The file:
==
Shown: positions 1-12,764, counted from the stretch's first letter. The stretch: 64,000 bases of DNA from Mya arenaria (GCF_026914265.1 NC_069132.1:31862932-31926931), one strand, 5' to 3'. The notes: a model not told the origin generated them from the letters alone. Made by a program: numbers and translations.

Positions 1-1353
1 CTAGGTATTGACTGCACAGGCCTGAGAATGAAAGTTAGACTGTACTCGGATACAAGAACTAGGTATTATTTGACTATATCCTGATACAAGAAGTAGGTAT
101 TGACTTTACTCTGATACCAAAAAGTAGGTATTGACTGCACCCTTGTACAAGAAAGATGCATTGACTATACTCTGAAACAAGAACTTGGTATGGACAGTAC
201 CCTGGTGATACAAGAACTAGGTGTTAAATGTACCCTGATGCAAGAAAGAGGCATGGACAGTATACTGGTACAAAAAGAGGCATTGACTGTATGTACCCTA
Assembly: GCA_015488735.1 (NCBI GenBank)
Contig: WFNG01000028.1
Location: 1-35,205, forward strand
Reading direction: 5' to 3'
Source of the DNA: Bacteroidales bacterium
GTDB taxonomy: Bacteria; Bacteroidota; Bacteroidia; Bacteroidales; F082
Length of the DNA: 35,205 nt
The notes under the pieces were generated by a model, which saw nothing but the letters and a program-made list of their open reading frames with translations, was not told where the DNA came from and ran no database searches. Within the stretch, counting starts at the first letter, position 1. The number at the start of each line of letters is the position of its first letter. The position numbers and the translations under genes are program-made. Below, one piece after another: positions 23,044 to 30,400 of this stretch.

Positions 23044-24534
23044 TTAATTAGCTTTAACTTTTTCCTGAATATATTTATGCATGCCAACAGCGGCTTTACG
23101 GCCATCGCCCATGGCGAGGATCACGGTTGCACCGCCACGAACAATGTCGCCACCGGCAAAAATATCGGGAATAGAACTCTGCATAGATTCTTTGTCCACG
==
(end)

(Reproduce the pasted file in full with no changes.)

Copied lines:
Shown: positions 1-12,764, counted from the stretch's first letter. The stretch: 64,000 bases of DNA from Mya arenaria (GCF_026914265.1 NC_069132.1:31862932-31926931), one strand, 5' to 3'. The notes: a model not told the origin generated them from the letters alone. Made by a program: numbers and translations.

Positions 1-1353
1 CTAGGTATTGACTGCACAGGCCTGAGAATGAAAGTTAGACTGTACTCGGATACAAGAACTAGGTATTATTTGACTATATCCTGATACAAGAAGTAGGTAT
101 TGACTTTACTCTGATACCAAAAAGTAGGTATTGACTGCACCCTTGTACAAGAAAGATGCATTGACTATACTCTGAAACAAGAACTTGGTATGGACAGTAC
201 CCTGGTGATACAAGAACTAGGTGTTAAATGTACCCTGATGCAAGAAAGAGGCATGGACAGTATACTGGTACAAAAAGAGGCATTGACTGTATGTACCCTA
Assembly: GCA_015488735.1 (NCBI GenBank)
Contig: WFNG01000028.1
Location: 1-35,205, forward strand
Reading direction: 5' to 3'
Source of the DNA: Bacteroidales bacterium
GTDB taxonomy: Bacteria; Bacteroidota; Bacteroidia; Bacteroidales; F082
Length of the DNA: 35,205 nt
The notes under the pieces were generated by a model, which saw nothing but the letters and a program-made list of their open reading frames with translations, was not told where the DNA came from and ran no database searches. Within the stretch, counting starts at the first letter, position 1. The number at the start of each line of letters is the position of its first letter. The position numbers and the translations under genes are program-made. Below, one piece after another: positions 23,044 to 30,400 of this stretch.

Positions 23044-24534
23044 TTAATTAGCTTTAACTTTTTCCTGAATATATTTATGCATGCCAACAGCGGCTTTACG
23101 GCCATCGCCCATGGCGAGGATCACGGTTGCACCGCCACGAACAATGTCGCCACCGGCAAAAATATCGGGAATAGAACTCTGCATAGATTCTTTGTCCACG